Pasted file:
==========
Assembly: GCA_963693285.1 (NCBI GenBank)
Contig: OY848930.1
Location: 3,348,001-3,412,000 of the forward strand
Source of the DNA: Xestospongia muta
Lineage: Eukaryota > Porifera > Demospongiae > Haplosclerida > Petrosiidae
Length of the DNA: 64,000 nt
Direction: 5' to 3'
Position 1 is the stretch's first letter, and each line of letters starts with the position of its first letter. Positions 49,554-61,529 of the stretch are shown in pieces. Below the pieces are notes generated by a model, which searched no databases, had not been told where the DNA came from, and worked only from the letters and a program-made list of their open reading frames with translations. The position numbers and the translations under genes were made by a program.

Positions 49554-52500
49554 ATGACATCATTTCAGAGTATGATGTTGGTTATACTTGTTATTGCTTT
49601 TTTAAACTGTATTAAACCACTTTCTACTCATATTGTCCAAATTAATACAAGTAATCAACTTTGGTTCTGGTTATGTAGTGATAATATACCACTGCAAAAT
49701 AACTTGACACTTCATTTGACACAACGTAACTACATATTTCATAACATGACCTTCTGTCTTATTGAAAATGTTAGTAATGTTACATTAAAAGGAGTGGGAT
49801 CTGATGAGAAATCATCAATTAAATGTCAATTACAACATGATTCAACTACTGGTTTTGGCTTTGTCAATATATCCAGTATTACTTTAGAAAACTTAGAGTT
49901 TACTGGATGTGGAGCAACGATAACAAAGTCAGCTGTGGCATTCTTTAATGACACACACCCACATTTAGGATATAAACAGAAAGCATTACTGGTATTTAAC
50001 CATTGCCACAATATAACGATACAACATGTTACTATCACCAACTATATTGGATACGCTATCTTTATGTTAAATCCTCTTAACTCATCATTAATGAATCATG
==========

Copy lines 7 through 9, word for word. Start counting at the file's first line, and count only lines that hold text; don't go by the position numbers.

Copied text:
Direction: 5' to 3'
Position 1 is the stretch's first letter, and each line of letters starts with the position of its first letter. Positions 49,554-61,529 of the stretch are shown in pieces. Below the pieces are notes generated by a model, which searched no databases, had not been told where the DNA came from, and worked only from the letters and a program-made list of their open reading frames with translations. The position numbers and the translations under genes were made by a program.

Positions 49554-52500